They finally moved on along, walking in the Woodland Creek streambed.  I followed, but lost sight of them in the dense forest.

    I wandered back to my camper along a horsetail fern-lined trail, and drove out to the Nisqually estuary.

    The Nisqually National Wildlife Reserve is comprised of four distinct natural ecological settings: freshwater ponds, wet forests, former farm fields, and estuarial mud flats (I visited during extreme low tide).  All areas were fantastic!  Here, diving ducks in a freshwater pond.

    Elevated wooden walkways took visitors out into, and above the delicate ecology of the wet forest.

    The elevated walkways afforded wonderful views of the freshwater wetlands.

    At the edge of the forest were the barns of an old settlement farm.

    Early settlers expended a huge amount of labor and resources building a system of dykes to drain some of the Nisqually Estuary for farmland.  The land now stands uncultivated  . . . for the benefit of wildlife habitat.

    The huge barn, now a part of the National Wildlife Reserve.

    The colors of the fields and surrounding hills were breathtaking!


    All the paths were well marked with informational signage about the indigenous flora, fauna, and local geology.

    A wonderful angle from which to view the mammoth barns!

    I wandered around some more on the elevated walkways, stopping here and there to take flower photos.

    Busy bees . . . and . . .

    Busy butterflies too!

    This one seemed to stay around just so I could photograph it!

    I left the cool shade of the forest for the dry gravel path through the fields and onward toward the estuary . . .

    The old field drainage canals astride the dyke was full of thick bull rushes.

    Many birds on the  forest edge.


    The grassy fields gradually gave way to estuarial flats.

    I knew the tide was going to be out when I saw these small bay arterial channels.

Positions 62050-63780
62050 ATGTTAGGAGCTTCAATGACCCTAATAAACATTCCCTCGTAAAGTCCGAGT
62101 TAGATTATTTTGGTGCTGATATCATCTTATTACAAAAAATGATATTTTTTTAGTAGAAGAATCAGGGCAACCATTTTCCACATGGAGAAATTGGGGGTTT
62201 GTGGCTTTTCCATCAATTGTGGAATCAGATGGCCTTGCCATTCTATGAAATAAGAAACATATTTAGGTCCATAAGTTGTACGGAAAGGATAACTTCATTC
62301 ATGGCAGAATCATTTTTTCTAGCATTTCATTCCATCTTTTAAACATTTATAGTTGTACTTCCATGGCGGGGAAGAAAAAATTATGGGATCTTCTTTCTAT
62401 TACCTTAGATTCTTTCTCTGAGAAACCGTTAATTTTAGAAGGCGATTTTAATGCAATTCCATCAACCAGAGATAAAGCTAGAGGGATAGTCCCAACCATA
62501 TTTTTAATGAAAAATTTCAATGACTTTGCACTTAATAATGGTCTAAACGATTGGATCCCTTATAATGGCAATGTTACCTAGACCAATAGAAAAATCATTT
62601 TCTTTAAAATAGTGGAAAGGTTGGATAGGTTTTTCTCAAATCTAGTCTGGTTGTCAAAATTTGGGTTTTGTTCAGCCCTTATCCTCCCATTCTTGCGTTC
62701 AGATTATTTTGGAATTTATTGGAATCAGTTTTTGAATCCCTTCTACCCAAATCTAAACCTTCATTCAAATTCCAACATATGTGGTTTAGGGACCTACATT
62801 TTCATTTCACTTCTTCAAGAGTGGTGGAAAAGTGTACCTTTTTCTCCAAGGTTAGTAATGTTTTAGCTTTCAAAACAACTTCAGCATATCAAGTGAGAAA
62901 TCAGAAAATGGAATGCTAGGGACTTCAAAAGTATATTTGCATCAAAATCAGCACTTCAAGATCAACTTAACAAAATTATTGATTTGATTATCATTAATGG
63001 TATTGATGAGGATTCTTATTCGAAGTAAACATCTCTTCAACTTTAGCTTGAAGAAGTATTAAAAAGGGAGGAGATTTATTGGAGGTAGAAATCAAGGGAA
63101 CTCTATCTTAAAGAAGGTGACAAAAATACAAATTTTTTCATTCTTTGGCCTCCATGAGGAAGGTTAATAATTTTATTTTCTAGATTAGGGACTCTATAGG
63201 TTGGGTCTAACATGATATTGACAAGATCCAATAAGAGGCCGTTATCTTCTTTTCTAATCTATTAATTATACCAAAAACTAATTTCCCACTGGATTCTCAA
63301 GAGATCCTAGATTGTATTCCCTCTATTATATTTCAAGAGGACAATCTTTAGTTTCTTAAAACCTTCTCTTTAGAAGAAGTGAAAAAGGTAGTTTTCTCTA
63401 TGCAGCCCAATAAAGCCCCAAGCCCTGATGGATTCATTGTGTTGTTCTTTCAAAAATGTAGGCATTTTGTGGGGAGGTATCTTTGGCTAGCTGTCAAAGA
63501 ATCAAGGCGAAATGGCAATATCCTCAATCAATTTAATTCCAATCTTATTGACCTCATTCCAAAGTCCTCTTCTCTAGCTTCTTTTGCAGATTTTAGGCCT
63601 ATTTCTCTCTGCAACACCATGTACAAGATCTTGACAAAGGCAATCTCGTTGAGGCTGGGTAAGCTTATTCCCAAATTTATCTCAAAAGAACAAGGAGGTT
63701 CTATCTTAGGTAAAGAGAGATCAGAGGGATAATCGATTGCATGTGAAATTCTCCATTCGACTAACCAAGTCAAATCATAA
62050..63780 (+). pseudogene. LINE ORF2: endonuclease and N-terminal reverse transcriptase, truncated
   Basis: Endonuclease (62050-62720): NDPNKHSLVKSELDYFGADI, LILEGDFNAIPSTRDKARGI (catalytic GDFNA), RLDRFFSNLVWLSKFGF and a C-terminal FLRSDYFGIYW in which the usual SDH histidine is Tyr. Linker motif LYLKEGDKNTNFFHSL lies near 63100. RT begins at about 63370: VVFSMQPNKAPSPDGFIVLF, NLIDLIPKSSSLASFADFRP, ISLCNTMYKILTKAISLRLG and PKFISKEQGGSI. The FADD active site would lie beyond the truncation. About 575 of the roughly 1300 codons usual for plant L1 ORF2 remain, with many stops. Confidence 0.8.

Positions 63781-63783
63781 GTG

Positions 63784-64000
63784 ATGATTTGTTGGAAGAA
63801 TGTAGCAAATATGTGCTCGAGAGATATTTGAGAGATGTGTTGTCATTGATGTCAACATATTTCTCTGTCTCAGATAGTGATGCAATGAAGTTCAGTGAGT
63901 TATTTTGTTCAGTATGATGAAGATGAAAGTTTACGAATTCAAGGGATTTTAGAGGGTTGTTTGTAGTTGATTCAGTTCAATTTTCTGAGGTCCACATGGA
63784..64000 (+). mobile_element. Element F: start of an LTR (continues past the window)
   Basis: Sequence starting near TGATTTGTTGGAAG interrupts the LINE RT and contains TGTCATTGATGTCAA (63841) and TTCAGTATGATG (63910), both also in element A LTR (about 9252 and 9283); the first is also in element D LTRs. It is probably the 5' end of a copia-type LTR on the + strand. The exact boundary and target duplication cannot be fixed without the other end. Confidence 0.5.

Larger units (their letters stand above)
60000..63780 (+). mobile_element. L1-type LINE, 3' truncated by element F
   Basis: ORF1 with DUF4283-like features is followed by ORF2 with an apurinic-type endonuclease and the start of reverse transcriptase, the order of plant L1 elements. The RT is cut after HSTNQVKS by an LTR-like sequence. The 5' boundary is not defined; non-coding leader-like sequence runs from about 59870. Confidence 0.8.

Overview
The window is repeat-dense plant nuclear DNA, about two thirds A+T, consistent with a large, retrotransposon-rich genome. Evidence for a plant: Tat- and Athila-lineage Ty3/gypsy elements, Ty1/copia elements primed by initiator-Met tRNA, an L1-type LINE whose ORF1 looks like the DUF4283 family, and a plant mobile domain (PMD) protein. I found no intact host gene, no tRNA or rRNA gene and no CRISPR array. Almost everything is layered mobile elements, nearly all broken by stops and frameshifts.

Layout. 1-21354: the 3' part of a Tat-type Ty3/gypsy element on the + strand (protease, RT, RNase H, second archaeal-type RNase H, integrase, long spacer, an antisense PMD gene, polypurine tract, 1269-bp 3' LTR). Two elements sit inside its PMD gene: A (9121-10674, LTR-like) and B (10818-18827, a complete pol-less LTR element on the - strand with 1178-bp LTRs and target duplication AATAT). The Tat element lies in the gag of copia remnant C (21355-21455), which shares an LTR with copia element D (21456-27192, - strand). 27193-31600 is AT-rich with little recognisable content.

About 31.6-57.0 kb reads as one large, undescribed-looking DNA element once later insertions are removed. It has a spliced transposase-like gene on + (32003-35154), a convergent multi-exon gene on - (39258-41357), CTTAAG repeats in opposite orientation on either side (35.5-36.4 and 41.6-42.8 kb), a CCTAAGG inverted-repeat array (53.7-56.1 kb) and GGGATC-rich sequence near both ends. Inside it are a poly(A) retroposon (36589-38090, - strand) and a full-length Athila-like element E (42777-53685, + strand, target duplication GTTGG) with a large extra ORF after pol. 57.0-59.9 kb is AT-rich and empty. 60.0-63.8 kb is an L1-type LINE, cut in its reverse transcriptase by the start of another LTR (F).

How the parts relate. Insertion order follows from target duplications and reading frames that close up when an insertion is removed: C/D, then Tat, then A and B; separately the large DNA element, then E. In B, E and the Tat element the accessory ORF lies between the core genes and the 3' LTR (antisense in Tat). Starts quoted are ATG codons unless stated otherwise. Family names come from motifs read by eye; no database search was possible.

My first view across the wetlands toward the elevated observation walkway.

    I climbed the ramp up onto the observation walkway . . . an incredible piece wooden construction in its own right.

    The view back up the Nisqually River across dry sand bars.

    Looking back toward the tree line and the old ban from the walkway.

    The sights from the walkway were both strange and captivating.  You cannot visit these low tide estuarial landscapes any other way.

    A mega-walkway!

    The further out I went the more it became an exposed bay floor.

    On one side of the walkway was the Nisqually River . . . with evidence of the pilings of old commercial structures.

    Some commercial project lost to time.

    On the other side of the walkway was a vista across vast mud flats . . . loaded with very interesting objects!

    Strange things . . . . and, unfortunately all too many plastic bags!

    There were not as many birds as I somehow had expected . . . but there were birds.

    A gull loitering in the muddy estuary  . . . 

    A friendly little fellow!

    Evidence of sea level rise: the old level of the fields and 'dry' flats are eroding away with only a few small 'islands' of the old land level left.  Only a few inches of sea level rise can cause this kind of erosion of wetlands.

    Sea water inundation into previously 'dry' areas.

    A new ecology is beginning to develop.


    Altogether too much plastic.  The Human Being!!!

    Here and there were sand bag earthworks to direct the drainage flow under the walkway to the Nisqually River.

    I imagine this water redirection effort to save the walkway is a never-ending chore.

    Stumps washed down the river when it raged in winter.

    My ultimate goal, and the terminus of the walkway, was several miles from dry land!

    The final observation pavilion was not too far from the actual Puget Sound.


    The view from the last observation pavilion.

    Puget Sound in the background.

    It was a beautiful day to be out in the world . . . making the most of the supramundane.

    Oregon Camping - Silver Creek Falls

    Magnificent South Falls at Oregon's Silver Falls State Park.

    Out and about on the back roads and state parks of Oregon in my little camping rig.  Life is great.

    Only 40 miles from where I have been staying near Keizer, Oregon is Silver Falls State Park.

    The western slopes of the Cascades Mountains are extremely damp and lush.